Imagine a sport where you can’t bash someone’s head into a station, or turn a player upside down and pile drive them into the ice or smack them in the head with an elbow or drive them into the boards hard enough to break their back. What do we lose?

        Competitiveness? Or simplistic aggression?

        The solution is simple— eliminate the cause of the problem. No different from banning trolls from this site … it improves it without needing mods … but then it cuts into the bottom line and neither this site nor the NHL wants to lose their audience or their revenue so they both do nothing about it.

        Funny thing is you don’t even need a neurologist to spot a troll on this site. So what’s the excuse for not banning trolls?

    • I think you’re barking up the wrong tree here. Most NHL teams have the resources to pay to have a neurologist on staff, if not full time, then at least on call.

      The bigger issue with suggesting teams employ neurologists is: to whom does that neurologist owe loyalty? There’s a long history in pro sports of team doctors acting in the interests of the organization, and not the individual players, when providing medical services, because it’s the team, not the player, who pays the doctor’s salary. The team may be pressuring the doctor, directly or indirectly, to get the player back on the ice, even if that is not in the long-term interests of the player. If a team employs a neurologist, are they really employing someone who’s going to diagnose more players with concussions and keep those players off the ice until they’re fully recovered, or are they employing someone who is going to be facilitating teams putting their players in harm’s way in pursuit of ticket sales and a Stanley Cup?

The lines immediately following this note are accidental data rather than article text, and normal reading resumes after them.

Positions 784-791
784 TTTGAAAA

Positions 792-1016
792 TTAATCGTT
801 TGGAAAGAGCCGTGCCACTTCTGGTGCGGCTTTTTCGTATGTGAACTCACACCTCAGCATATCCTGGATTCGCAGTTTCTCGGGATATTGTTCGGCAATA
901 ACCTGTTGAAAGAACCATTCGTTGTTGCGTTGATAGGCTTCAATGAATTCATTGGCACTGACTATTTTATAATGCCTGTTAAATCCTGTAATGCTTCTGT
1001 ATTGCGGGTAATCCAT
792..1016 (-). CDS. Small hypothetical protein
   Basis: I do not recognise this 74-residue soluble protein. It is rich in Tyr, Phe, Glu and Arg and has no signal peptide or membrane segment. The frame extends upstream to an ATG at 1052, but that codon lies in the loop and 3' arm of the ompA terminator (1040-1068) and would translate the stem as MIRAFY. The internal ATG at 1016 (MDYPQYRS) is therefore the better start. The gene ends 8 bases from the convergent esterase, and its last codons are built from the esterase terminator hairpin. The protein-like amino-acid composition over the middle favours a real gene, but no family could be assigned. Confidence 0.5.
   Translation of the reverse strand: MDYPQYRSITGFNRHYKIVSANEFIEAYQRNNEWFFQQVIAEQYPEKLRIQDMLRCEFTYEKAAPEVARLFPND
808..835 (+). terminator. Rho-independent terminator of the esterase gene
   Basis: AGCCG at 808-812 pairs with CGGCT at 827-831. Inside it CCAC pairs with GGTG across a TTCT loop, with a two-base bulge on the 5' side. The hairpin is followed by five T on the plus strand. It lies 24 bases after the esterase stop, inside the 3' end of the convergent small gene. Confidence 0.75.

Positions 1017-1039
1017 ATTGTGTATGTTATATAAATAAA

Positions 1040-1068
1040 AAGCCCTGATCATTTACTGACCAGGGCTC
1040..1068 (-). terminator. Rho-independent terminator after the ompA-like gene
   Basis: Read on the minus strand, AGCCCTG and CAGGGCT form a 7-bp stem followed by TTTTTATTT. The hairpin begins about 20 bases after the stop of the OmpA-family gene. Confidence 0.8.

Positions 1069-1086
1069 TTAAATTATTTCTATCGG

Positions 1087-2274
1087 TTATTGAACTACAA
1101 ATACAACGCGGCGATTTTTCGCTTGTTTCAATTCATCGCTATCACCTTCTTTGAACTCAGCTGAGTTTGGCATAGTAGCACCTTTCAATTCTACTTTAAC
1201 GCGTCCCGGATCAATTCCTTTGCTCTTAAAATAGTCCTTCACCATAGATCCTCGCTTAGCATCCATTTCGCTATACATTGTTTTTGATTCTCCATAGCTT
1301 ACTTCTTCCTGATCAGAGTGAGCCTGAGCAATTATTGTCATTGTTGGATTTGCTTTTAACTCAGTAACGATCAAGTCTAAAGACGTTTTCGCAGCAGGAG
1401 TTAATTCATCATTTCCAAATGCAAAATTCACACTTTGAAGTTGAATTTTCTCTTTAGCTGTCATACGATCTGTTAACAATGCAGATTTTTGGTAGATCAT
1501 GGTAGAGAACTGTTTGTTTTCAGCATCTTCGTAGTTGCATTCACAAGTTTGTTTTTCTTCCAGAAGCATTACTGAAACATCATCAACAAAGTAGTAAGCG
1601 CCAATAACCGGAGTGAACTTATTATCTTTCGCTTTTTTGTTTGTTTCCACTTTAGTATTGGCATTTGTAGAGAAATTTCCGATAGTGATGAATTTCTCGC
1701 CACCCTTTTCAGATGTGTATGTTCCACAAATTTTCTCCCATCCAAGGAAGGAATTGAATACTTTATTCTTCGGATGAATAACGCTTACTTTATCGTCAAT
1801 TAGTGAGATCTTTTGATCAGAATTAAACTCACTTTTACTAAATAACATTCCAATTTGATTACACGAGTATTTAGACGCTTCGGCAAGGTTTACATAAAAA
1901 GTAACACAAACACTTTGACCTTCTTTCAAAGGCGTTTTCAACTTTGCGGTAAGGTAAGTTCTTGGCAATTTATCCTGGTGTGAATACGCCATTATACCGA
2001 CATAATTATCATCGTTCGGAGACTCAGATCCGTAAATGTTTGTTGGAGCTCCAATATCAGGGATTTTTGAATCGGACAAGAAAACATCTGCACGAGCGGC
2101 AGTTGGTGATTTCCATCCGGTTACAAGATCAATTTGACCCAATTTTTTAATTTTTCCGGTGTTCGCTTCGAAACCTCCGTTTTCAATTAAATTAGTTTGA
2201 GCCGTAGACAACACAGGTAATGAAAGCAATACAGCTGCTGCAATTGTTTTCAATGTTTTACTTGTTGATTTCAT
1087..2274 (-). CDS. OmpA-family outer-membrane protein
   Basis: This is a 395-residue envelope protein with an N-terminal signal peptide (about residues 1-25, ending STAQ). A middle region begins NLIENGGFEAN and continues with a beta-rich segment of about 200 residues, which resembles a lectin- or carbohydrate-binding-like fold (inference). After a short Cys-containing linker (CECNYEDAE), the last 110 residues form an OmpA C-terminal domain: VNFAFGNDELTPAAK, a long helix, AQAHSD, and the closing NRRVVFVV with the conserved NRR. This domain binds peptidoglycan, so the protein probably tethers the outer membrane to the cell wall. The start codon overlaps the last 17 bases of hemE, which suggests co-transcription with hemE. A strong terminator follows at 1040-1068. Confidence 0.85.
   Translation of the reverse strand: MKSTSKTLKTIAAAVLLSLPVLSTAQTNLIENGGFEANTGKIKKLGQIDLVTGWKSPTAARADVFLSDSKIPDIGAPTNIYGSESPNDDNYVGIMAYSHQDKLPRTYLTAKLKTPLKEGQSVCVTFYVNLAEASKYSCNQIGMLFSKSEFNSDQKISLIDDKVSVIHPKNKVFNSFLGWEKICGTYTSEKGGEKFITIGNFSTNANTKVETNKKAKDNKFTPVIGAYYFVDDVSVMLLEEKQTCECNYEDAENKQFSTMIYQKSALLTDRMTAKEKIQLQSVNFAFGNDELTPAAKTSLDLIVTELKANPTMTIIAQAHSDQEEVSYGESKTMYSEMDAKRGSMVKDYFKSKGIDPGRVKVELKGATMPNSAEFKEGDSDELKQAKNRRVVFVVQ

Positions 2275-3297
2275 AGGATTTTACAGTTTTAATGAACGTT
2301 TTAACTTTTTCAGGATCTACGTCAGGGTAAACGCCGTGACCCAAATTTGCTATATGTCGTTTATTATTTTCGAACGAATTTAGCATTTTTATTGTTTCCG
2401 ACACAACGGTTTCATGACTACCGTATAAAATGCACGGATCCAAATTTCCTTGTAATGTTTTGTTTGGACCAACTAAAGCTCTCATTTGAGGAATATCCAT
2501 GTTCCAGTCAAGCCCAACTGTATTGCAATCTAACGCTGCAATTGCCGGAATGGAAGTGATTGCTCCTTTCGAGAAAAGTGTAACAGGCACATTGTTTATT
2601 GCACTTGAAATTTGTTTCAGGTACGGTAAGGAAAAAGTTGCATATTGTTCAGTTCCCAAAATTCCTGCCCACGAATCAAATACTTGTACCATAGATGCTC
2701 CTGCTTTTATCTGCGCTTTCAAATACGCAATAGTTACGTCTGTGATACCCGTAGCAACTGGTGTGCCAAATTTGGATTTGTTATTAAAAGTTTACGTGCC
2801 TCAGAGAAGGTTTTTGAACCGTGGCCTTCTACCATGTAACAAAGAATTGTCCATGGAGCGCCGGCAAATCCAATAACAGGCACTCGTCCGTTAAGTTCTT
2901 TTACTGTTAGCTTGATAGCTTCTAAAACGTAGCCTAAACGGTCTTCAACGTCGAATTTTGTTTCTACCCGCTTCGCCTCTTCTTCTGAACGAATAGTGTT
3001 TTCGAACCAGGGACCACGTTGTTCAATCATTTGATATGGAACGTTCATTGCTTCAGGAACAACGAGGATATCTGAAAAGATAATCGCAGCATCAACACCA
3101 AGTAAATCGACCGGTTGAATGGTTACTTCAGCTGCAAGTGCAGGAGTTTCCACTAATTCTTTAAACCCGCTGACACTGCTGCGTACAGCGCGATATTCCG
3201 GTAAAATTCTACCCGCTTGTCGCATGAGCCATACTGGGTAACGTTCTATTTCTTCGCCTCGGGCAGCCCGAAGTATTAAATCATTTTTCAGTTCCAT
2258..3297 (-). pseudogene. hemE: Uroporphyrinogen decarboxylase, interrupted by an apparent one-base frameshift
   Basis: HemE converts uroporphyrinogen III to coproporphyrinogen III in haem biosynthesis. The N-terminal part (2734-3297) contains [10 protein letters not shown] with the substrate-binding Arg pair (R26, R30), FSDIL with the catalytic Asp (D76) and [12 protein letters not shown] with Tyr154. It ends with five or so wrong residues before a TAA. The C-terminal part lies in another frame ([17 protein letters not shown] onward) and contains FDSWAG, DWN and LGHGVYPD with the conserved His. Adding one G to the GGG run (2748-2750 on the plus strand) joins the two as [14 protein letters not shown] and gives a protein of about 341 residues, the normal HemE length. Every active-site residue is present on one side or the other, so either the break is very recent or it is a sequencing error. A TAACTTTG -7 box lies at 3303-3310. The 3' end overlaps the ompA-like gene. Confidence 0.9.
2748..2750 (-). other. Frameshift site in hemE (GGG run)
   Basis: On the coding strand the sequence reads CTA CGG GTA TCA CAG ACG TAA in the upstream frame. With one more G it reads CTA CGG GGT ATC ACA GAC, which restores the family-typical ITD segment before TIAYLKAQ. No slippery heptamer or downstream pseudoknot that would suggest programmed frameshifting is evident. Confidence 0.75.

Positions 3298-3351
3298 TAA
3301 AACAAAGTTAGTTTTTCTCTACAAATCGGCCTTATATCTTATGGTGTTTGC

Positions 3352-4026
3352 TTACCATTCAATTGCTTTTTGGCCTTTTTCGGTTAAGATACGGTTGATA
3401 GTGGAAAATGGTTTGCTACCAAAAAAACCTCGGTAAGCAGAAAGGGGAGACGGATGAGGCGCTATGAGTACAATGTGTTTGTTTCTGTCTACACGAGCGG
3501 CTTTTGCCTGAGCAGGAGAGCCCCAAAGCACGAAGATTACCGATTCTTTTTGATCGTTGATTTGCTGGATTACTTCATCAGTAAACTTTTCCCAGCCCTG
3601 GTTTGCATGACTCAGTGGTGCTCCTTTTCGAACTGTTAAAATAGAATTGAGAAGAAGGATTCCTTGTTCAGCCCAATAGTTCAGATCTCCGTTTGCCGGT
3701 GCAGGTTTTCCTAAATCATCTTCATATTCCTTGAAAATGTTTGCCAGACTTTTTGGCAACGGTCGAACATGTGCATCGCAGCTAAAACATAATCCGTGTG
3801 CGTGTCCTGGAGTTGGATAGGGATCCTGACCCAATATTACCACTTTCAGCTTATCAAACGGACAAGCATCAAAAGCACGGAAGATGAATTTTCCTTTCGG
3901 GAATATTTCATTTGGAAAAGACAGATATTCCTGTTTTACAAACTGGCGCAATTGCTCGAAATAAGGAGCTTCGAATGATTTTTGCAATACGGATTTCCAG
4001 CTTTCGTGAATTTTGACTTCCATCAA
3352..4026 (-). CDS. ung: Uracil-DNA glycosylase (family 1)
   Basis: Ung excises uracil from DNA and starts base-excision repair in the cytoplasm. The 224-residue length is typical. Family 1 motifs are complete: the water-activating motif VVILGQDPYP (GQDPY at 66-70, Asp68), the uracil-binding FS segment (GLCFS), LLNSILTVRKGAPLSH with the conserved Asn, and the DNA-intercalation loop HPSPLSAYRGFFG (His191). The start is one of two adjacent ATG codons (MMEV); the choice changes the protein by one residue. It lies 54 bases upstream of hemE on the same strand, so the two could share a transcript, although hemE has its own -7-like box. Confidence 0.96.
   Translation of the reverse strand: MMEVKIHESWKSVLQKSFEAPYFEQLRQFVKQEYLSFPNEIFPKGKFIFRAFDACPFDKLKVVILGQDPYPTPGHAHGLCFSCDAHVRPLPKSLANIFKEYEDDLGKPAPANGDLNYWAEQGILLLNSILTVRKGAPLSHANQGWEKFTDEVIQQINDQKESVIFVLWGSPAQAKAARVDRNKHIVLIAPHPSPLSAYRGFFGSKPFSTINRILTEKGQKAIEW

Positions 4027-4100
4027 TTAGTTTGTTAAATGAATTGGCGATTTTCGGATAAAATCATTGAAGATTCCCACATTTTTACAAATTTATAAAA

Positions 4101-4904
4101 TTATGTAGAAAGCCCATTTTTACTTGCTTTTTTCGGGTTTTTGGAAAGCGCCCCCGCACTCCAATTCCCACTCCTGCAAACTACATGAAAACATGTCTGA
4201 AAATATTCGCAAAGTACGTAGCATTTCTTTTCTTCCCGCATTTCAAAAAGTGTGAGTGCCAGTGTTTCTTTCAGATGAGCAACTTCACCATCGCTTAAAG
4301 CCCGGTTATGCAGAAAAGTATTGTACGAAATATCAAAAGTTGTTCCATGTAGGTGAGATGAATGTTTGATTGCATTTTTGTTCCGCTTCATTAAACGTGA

Regarding your “who’s fault is that?” question: It’s the team’s fault, unquestionably. NHL teams have a widely-documented culture of “suck it up and play throught it”. For a truly disgusting example look at what the Oilers did to Sheldon Souray – the many almost lost his hand to a bacterial infection, and they called him a faker and a baby and forced him to play in the minors. NHL teams are heavily pressuring players to hide or play through their injuries.

      • Well said on all counts. The question of neurologist loyalty is a major one that Dan Carcillo has raised in the past. Perhaps that’s where the PA needs to be involved–vetting the neurologists in some way.

  • I agree with a lot of what you are saying, but think you left out the players and the NHLPA. In this salary cap era, the owners and players are in a partnership. Are the players properly educated? Maybe or maybe not, but I think that is more on the players and the PA than on the owners.

    I also think J-Canuck is correct about teams employing neurologists. There aren’t many of them and they will not gain significant expertise in their field sitting around watching hockey. Each team should have medical staff with significant training around concussions, which they may already have.

    • Legally speaking, it should be the responsibility of the employer to educate their employee of the risks of the job. The union can play a role, but the obligation is definitely more on the owners than it is the PA.

      • While that’s true as a broad principle, whether the NHL has a duty of care to educate their players about concussions is the subject of an ongoing lawsuit. Hopefully it goes to trial rather than out-of-court settlement so that we can get a definitive answer.